Unlike most parish spring sport athletes, Monterey senior Jacob Spinks did not see his sports career end with the coronavirus.
But that doesn’t make the Copiah-Lincoln baseball signee regret missing the last of his final season any easier.
“It’s tough,” Spinks said.”I was upset about it, but I realized there was nothing I could do. I just had to get ready for what’s next.”
Monterey was 3-4 when play was stopped because of Covid-19. Two of the Wolves’ losses were to Adams County Christian School and Cathedral.
Spinks was 2-0 on the season, allowing one earned run with 36 strikeouts and nine walks.
He was also hitting .400 with a .650 on-base percentage.
The Wolves were scheduled to play Marksville on March 17 when everything was shut down.
“I’ve always looked at the positive side of everything, so I was still hoping for the best,” Spinks said. “But when the quarantine started and remained for a few more days I realized it was going to be over. That’s when it hit me. It was upsetting.”
Monterey was coming off a 10-2 win over Harrisonburg and 15-9 loss to a good Family Community Christian School team.
“We would look real good at times, and at other times it was obvious we had a lot to work on,” Spinks said. “But I really think we were coming around.”
Monterey went 8-12 last year, falling to Bell City 10-2 in the first round of the Class B playoffs.
“This was the year I kept pointing to,” said Monterey head coach Patrick Wells.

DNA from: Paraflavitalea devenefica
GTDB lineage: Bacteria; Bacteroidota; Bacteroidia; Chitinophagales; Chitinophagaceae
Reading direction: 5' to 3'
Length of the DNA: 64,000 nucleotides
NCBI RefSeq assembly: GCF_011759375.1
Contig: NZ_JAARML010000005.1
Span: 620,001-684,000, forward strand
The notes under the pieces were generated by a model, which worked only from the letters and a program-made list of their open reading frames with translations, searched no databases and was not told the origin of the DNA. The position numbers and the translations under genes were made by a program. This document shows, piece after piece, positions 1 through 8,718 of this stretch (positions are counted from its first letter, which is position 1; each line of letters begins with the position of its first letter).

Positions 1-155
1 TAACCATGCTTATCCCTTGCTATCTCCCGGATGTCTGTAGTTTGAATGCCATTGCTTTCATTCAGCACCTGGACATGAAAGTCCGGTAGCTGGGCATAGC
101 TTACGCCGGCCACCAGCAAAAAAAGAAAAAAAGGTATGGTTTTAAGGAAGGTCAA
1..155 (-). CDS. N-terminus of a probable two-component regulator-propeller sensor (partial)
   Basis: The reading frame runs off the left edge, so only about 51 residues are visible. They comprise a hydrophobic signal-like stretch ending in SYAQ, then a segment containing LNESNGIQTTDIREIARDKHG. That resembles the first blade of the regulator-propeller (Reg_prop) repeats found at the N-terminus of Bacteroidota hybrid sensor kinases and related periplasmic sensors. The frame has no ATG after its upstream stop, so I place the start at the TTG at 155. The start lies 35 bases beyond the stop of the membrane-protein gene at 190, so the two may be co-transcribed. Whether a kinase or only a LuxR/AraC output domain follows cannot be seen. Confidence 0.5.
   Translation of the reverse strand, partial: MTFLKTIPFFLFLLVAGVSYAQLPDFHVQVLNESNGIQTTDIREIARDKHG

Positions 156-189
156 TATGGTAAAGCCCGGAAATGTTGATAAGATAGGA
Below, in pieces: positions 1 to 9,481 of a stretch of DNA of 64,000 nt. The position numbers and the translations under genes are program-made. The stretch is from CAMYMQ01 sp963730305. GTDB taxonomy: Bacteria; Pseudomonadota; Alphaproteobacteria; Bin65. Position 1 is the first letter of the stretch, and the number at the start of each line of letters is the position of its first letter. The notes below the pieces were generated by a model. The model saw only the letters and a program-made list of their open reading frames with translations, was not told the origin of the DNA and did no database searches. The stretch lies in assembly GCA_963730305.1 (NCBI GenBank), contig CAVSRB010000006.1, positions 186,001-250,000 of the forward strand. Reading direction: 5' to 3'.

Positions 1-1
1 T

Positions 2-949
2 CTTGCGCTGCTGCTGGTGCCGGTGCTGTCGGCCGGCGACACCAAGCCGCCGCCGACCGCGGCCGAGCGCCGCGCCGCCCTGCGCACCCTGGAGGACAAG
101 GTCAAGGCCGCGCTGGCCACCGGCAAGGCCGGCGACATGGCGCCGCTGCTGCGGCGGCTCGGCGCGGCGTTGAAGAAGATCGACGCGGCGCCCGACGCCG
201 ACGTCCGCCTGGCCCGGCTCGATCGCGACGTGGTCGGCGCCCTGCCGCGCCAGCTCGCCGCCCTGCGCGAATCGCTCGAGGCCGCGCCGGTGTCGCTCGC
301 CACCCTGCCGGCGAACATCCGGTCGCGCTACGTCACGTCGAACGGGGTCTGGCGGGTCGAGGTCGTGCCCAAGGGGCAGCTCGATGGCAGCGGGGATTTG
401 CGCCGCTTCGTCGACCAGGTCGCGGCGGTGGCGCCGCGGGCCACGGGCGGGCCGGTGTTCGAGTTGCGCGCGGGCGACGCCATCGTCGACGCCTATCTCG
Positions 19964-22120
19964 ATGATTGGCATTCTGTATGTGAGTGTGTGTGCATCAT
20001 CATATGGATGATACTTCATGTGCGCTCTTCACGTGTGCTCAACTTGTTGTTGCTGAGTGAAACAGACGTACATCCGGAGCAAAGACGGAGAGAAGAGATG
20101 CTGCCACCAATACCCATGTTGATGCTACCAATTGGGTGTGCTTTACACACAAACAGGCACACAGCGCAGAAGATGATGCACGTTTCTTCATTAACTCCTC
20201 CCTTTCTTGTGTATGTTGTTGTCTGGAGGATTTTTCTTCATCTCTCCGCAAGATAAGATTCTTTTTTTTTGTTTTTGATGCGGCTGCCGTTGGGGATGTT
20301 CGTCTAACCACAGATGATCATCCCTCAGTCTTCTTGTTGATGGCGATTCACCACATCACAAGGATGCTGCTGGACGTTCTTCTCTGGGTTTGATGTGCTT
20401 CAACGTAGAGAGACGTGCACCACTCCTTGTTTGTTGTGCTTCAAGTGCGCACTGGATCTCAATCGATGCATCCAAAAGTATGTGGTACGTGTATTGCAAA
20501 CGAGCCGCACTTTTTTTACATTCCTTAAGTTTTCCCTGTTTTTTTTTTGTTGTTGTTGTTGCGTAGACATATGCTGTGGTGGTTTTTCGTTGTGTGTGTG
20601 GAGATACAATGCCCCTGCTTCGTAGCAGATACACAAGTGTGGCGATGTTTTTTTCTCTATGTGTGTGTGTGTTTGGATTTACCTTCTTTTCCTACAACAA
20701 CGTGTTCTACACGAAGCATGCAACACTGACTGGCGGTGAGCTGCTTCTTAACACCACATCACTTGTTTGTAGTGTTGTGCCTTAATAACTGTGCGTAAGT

And Spinks was a big reason for that.
“Jacob’s velocity was getter better and better,” Wells said. “I would have loved to have seen him in the playoffs. Barring injuries, I think we would have done well.”
Wells said Spinks is fortunate to continue playing.
“He’s got the frame (6-foot-2, 215) everybody wants,” Wells said. “If he stays with it and continues working hard than anything is possible.”
Spinks. fastball was timed at 86-to-90 miles per hour last year.
“I do wonder how we would have done in district and in the playoffs,” Spinks said. “This was the best Monterey team I had been on. We just needed some consistency.”
Spinks attended Delta Charter School his seventh grade year through his freshman year before transferring to Monterey.
“It was just best for me and my family,” Spinks said.
Spinks was impressed with Co-Lin on his first visit,
“I attended a camp there in January and they kept in touch and then watched me play a couple of times this past summer,” Spinks said.
Spinks, who is planning to major in Kineosology, said Co-Lin is looking at him as a pitcher and infielder.
Spinks was also recruited by McNeese State and LSU-Eunice.
“I like the environment at Co-Lin,” Spinks said. “And they have produced some good players.”
Spinks said he never really patterned himself after any player.
“I just try to be my own self,” he said.
Spinks said he loves pitching, but also likes hitting.
“When I’m pitching I can be more in control of the game,” he said.
Spinks will compete in a summer league in Shreveport beginning June 12 which is made up of high school graduates and college players.
“It will be fun to be able to compete again,” he said. “It’s disappointing missing out on the last of school and baseball. But it really helped having Co-Lin to fall back on. I’m going to continue working on my consistency.”